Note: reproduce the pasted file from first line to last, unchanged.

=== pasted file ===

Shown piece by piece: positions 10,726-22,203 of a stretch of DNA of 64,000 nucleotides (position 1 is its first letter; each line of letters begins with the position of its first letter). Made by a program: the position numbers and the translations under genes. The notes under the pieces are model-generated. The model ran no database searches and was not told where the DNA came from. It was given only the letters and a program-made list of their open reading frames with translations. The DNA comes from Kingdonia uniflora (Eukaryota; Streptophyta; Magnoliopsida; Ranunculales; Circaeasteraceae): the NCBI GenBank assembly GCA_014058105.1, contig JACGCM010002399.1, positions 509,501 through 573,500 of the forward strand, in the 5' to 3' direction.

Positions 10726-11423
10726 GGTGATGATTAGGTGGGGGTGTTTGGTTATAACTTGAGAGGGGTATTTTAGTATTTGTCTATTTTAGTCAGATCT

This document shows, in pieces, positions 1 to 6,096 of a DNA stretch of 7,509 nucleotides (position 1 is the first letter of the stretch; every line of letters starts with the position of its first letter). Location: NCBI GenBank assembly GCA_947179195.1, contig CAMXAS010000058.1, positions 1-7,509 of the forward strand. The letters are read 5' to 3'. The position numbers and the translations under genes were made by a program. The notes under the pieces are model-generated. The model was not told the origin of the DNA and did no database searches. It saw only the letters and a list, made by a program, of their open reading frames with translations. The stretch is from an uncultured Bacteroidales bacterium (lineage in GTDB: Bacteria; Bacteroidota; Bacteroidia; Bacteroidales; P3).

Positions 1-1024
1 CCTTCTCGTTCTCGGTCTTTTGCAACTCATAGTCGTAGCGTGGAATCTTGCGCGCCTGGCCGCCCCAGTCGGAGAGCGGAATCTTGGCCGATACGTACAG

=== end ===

Shown piece by piece: positions 10,726-22,203 of a stretch of DNA of 64,000 nucleotides (position 1 is its first letter; each line of letters begins with the position of its first letter). Made by a program: the position numbers and the translations under genes. The notes under the pieces are model-generated. The model ran no database searches and was not told where the DNA came from. It was given only the letters and a program-made list of their open reading frames with translations. The DNA comes from Kingdonia uniflora (Eukaryota; Streptophyta; Magnoliopsida; Ranunculales; Circaeasteraceae): the NCBI GenBank assembly GCA_014058105.1, contig JACGCM010002399.1, positions 509,501 through 573,500 of the forward strand, in the 5' to 3' direction.

Positions 10726-11423
10726 GGTGATGATTAGGTGGGGGTGTTTGGTTATAACTTGAGAGGGGTATTTTAGTATTTGTCTATTTTAGTCAGATCT

This document shows, in pieces, positions 1 to 6,096 of a DNA stretch of 7,509 nucleotides (position 1 is the first letter of the stretch; every line of letters starts with the position of its first letter). Location: NCBI GenBank assembly GCA_947179195.1, contig CAMXAS010000058.1, positions 1-7,509 of the forward strand. The letters are read 5' to 3'. The position numbers and the translations under genes were made by a program. The notes under the pieces are model-generated. The model was not told the origin of the DNA and did no database searches. It saw only the letters and a list, made by a program, of their open reading frames with translations. The stretch is from an uncultured Bacteroidales bacterium (lineage in GTDB: Bacteria; Bacteroidota; Bacteroidia; Bacteroidales; P3).

Positions 1-1024
1 CCTTCTCGTTCTCGGTCTTTTGCAACTCATAGTCGTAGCGTGGAATCTTGCGCGCCTGGCCGCCCCAGTCGGAGAGCGGAATCTTGGCCGATACGTACAG